3 years in the OR. Loved it. Went per diem. Went to L&D. Hated nurses. Moved on to home visits with moms and babies and love it. I do miss the OR terribly! Wish I could go back, but injuries prevent that!
  11. LandD_RN_chica

    Proud to be in scrubs??

    I'm a bit of a clean freak. So I loved working in the OR with provided scrubs that I threw in the laundry everyday after the work day and kept my danskos in the locker. Now that I do home visiting (no scrubs) I still strip as soon as I walk in the door and put all my clothes in the dryer as soon as I walk in. Call me crazy, but you can bring anything home and I'm just extra cautious. Or as my boyfriend calls me...crazy :)
  12. LandD_RN_chica

    Trauma Room (OR)

    So if you want to do trauma bay go for the ER not the OR.
  13. LandD_RN_chica

    Trauma Room (OR)

    Sorry forgot to answer other questions I was a Surg tech before coming to the OR. Orientation was 6 months but I was taken off way before that and put on call. They know when you are ready you are paired with someone while on orientation and do both roles. Circulator and scrub nurse to Learn instruments etc. U usually get put with a certain dr that you get along with. I did a lot of general. Plastics. Orthopedics. Transplant. Trauma. They put you where you do well and the surgeon likes you. I absolutely loved it and did it for 3 years and I miss it terribly. I could go back but a bad back injury prevents that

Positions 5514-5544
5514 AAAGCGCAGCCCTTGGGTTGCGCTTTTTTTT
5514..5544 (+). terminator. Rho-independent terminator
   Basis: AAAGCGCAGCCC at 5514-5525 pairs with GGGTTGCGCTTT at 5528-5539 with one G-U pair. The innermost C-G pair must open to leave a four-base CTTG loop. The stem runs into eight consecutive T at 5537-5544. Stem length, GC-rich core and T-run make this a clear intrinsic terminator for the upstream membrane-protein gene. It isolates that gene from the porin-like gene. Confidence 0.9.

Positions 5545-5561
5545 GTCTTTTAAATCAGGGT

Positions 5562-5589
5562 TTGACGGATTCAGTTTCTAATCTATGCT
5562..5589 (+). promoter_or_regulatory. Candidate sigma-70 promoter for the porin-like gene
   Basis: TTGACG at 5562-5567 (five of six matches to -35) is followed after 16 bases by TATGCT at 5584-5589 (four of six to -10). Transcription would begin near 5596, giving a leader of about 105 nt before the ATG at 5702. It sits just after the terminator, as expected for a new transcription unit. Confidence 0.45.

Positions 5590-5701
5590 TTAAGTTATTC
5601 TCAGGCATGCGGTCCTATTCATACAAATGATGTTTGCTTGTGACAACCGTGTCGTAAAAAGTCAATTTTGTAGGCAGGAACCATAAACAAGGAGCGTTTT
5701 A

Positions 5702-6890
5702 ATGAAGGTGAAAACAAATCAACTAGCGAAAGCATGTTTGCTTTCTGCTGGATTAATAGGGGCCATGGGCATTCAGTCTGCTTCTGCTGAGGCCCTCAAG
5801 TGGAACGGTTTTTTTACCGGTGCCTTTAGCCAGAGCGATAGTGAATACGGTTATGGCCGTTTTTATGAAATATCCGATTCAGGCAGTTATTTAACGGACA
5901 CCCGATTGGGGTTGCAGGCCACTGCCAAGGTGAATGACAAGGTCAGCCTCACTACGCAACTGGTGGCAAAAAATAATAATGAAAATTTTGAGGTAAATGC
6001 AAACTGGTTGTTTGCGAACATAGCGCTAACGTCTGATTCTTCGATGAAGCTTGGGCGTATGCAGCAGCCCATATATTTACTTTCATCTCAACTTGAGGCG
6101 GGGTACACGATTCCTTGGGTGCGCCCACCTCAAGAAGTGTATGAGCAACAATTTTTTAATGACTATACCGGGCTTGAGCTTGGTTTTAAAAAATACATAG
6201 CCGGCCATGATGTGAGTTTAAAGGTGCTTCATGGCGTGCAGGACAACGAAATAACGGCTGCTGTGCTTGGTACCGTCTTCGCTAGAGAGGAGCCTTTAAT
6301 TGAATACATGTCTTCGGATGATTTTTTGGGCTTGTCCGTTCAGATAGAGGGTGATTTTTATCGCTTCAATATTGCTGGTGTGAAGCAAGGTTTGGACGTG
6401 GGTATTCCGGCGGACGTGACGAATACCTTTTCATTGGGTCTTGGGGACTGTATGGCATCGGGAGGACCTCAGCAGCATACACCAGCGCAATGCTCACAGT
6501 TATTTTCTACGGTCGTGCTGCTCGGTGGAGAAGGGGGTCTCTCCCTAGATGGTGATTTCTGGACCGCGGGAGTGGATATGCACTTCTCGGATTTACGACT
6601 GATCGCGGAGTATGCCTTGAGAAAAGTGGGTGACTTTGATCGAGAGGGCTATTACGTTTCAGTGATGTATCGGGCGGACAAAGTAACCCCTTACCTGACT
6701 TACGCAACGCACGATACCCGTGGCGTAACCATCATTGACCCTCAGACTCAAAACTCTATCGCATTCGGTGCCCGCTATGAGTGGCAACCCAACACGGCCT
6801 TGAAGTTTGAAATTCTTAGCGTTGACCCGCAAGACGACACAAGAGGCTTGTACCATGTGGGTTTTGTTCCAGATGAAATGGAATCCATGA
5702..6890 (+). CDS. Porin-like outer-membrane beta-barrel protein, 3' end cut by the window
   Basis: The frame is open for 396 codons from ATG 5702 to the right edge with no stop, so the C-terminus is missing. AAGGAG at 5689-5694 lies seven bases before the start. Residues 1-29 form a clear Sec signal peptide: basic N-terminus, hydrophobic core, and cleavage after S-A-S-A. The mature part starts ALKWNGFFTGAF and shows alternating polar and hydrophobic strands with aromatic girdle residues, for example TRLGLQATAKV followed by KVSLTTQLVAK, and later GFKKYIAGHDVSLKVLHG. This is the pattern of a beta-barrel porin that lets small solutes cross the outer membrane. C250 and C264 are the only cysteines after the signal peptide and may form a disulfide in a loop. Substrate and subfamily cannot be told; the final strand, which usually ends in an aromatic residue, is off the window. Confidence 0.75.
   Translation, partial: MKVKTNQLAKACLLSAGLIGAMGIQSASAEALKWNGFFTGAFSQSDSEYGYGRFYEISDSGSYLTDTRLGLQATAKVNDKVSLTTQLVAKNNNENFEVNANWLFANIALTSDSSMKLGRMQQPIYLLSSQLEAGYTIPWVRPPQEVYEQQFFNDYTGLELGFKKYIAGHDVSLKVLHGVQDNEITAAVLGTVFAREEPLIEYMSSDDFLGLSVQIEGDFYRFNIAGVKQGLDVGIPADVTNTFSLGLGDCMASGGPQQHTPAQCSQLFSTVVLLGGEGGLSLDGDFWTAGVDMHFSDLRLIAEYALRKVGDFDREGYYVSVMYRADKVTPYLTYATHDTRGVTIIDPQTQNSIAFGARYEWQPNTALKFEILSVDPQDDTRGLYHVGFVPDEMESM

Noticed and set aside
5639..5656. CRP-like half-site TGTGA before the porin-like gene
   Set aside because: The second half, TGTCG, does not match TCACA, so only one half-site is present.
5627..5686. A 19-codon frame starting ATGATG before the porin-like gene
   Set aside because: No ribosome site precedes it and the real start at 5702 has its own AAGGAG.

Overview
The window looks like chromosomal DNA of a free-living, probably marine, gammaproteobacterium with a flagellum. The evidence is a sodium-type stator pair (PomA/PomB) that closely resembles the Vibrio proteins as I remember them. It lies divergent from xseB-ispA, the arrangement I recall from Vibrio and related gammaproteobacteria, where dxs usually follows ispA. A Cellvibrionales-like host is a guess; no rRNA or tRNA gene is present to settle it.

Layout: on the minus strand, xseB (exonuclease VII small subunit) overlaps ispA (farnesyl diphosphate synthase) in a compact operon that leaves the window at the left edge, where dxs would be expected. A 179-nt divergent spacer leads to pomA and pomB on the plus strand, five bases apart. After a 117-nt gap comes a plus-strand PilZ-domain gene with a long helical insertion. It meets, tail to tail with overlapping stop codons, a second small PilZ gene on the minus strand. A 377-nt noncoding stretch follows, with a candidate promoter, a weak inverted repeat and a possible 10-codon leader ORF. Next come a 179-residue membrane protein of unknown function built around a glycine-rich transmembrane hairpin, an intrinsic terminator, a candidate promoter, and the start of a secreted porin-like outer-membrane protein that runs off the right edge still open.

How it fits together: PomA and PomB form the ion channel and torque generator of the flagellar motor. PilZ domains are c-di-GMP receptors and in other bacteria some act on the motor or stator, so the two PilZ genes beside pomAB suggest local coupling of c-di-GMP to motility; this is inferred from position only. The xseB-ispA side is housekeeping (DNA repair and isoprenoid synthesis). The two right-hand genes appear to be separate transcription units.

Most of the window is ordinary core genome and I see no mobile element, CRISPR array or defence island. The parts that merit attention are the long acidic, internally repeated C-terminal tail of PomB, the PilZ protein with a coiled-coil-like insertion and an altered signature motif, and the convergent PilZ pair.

14. LandD_RN_chica

    Trauma Room (OR)

    I was hired as a new grad in the OR. No certifications. Except CPR. Once orientation is over. (Sometimes up to 6 months) you start taking call which includes trauma. My suggestion is if you want trauma. Shoot for a job at a level one trauma hospital. Don't pay anything out of pocket for training. They will train you. I became trauma certified while working there. Good luck.